Early Speech Therapy Intervention for Head and Neck Cancer


Head and neck cancer, and its treatment, frequently causes changes in a patient’s voice, speech and swallowing abilities, which affects their quality of life and ability to function in society. Speech Therapists, however, can help patients cope with these challenges.

Who are Speech Therapists and what do they do?

Speech Therapists are allied health professionals who are involved in the management of patients with speech, voice and swallowing difficulties. Patients with head and neck cancer are typically treated with surgery, radiation therapy, chemotherapy, or a combination of these treatments. Each treatment modality may have a negative impact on swallowing and communication abilities. Speech Therapists will work with these patients before, during and after their treatment in efforts to preserve as much of their communication and swallowing function.

Communication difficulties

Head and neck cancer treatment may cause speech difficulties such as reduced speech clarity, a hypernasal voice or a soft speech. In cases where the voice box is removed (laryngectomy), patients lose their ability to produce voice. If such communication difficulties are left untreated, patients may develop depression or isolate themselves from social situations.

Speech Therapists will educate patients and provide consultation before treatment, and work with them on improving speech precision after treatment. During the time when patients are unable to use verbal speech to communicate, an alternative method — such as external communication aids — can be established and put in place to reduce communication difficulties.

Swallowing difficulties

Dysphagia (difficulty in eating and drinking) after head and neck cancer treatment is common. The muscles we use for swallowing may become weak during chemoradiotherapy, and scarring after radiation may limit the patient’s ability to move these muscles adequately. These problems can lead to symptoms like taking longer to eat, difficulty managing dry food, food sticking in the throat after swallowing, food or liquid coming out from the nose, coughing or choking during or after swallowing.

If dysphagia is left untreated, it can lead to malnutrition, dehydration and even pneumonia. This can also negatively impact a patient’s quality of life.

Speech Therapists will evaluate a patient’s swallowing function and recommend appropriate changes during swallowing. These may include postural changes, diet and fluid changes, or use of swallowing manoeuvres to ensure the safety of one’s swallow. Speech Therapists may also work with the patient to develop a programme to rehabilitate his/her swallowing muscles.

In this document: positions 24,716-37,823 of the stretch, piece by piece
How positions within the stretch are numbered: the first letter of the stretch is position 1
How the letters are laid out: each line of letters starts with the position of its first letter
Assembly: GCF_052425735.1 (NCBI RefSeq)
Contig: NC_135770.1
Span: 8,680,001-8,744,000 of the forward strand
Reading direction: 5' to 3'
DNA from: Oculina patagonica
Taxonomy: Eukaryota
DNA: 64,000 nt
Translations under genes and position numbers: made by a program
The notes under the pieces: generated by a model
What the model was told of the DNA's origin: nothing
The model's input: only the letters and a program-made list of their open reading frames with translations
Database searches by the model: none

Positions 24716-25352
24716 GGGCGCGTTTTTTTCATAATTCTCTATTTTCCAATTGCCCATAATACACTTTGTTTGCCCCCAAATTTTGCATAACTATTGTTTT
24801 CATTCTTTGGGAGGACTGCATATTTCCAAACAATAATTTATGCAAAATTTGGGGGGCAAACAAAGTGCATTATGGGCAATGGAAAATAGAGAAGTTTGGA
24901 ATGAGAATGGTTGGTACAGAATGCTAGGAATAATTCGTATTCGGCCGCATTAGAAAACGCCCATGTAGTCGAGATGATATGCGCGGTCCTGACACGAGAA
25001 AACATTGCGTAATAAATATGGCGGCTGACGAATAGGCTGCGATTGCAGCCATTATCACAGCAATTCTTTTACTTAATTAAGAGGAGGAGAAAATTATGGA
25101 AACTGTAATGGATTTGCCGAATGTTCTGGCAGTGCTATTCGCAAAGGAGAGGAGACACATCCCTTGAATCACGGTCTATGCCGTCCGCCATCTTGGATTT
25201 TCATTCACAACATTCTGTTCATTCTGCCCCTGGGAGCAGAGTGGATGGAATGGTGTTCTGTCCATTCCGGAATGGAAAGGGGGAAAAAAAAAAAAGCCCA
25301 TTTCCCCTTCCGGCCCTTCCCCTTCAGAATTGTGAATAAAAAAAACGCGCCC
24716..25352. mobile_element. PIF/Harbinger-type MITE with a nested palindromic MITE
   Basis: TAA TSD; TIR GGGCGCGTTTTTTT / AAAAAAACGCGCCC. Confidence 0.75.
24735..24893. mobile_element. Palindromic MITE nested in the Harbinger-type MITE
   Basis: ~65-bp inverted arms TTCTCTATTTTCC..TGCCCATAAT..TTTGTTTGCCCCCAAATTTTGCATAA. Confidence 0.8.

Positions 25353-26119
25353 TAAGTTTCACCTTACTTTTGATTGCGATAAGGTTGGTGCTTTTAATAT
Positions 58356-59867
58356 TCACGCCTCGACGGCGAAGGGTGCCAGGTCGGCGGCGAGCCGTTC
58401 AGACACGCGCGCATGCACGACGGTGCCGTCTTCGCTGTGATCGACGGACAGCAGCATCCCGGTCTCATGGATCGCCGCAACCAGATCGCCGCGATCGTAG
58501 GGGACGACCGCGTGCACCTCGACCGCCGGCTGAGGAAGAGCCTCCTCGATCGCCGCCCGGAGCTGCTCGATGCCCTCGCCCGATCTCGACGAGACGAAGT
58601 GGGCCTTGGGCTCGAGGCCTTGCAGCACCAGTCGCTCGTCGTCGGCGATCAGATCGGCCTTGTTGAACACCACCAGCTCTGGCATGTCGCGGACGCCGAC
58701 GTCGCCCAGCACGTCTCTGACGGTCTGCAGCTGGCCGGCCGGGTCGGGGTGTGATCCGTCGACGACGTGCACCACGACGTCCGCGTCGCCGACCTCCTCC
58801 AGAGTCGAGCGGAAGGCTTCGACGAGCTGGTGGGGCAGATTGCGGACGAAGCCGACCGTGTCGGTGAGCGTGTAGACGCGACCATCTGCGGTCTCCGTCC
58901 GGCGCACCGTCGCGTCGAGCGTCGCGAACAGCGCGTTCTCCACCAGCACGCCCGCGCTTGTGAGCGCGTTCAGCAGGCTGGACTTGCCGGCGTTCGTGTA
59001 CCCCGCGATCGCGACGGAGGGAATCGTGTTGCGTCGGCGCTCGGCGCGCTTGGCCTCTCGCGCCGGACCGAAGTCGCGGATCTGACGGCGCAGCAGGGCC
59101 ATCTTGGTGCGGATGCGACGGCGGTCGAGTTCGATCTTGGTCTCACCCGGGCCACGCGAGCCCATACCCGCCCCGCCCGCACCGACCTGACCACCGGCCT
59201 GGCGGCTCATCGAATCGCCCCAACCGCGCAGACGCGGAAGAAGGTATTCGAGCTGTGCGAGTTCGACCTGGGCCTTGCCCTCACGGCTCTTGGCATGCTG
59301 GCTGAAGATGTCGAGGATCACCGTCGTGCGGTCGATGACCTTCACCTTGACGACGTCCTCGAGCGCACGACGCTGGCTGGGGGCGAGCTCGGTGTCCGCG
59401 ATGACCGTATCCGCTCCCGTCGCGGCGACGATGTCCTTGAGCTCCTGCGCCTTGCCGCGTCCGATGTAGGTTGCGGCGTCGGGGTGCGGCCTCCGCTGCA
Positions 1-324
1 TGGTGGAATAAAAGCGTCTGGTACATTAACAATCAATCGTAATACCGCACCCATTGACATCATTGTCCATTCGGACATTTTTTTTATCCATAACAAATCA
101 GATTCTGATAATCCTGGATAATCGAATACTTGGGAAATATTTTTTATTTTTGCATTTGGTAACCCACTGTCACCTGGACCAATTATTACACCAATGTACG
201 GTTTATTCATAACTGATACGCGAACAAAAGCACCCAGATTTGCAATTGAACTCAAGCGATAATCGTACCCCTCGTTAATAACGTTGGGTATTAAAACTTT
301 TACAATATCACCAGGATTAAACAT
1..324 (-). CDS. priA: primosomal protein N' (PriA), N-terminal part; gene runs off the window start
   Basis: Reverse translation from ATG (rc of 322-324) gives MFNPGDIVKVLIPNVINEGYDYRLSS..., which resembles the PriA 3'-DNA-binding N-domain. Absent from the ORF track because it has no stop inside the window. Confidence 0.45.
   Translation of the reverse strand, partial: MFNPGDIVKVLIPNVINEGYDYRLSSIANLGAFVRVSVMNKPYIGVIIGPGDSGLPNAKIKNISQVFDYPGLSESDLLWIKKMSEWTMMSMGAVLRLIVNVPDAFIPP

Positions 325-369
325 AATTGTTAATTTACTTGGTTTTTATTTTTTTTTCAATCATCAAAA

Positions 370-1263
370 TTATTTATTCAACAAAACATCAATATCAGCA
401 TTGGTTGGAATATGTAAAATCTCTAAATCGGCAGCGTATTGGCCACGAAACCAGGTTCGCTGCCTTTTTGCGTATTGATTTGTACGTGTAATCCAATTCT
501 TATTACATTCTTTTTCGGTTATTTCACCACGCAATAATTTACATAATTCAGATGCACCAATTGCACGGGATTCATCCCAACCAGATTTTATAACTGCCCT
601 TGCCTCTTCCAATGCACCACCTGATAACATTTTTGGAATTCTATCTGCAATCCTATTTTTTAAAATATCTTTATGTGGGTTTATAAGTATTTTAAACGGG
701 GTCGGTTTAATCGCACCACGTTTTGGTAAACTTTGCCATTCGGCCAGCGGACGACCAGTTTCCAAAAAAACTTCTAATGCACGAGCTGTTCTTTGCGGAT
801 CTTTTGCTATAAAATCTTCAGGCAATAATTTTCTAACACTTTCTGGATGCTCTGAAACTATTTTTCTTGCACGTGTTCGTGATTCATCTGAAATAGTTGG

Why is early intervention important?

Recent studies have shown that patients who receive active speech and swallowing treatment prior to radiation treatment yielded better outcomes in maintaining muscle structure and swallowing function. This also reflects in an overall positive effect on quality of life for these patients.

In addition, tissue fibrosis — which is the hardening of tissues post-radiation — will cause affected tissues to become rigid and less elastic. This may limit movements of the tongue, jaw and throat muscles, which in turn negatively impacts on speech and swallowing functions. Studies have shown that disuse of swallowing muscles can contribute to their weakening. With increased use, muscles can adapt and grow in response. As tissue fibrosity can manifest years after radiotherapy treatment, it is crucial to continue engaging in speech therapy exercises before, during and after treatment to prevent or minimise the restrictions in muscle tissue.

Will I benefit from Speech Therapy early intervention services?

If you are a head and neck cancer patient who is about to or undergoing oncology treatment, or notice any speech, voice and/or swallowing difficulties, you may reach out to Parkway Rehab at parkwayrehab@ihhhealthcare.com. Our Speech Therapists will further advise based on the assessment of the individuals.

Speech Therapists are allied health professionals who are involved in the management of patients with speech, voice and swallowing difficulties. They will work with these patients before, during and after their treatment to preserve as much of their communication and swallowing function.

POSTED IN Cancer Treatments
READ MORE ABOUT Head and Neck Cancer
PUBLISHED 01 MAY 2024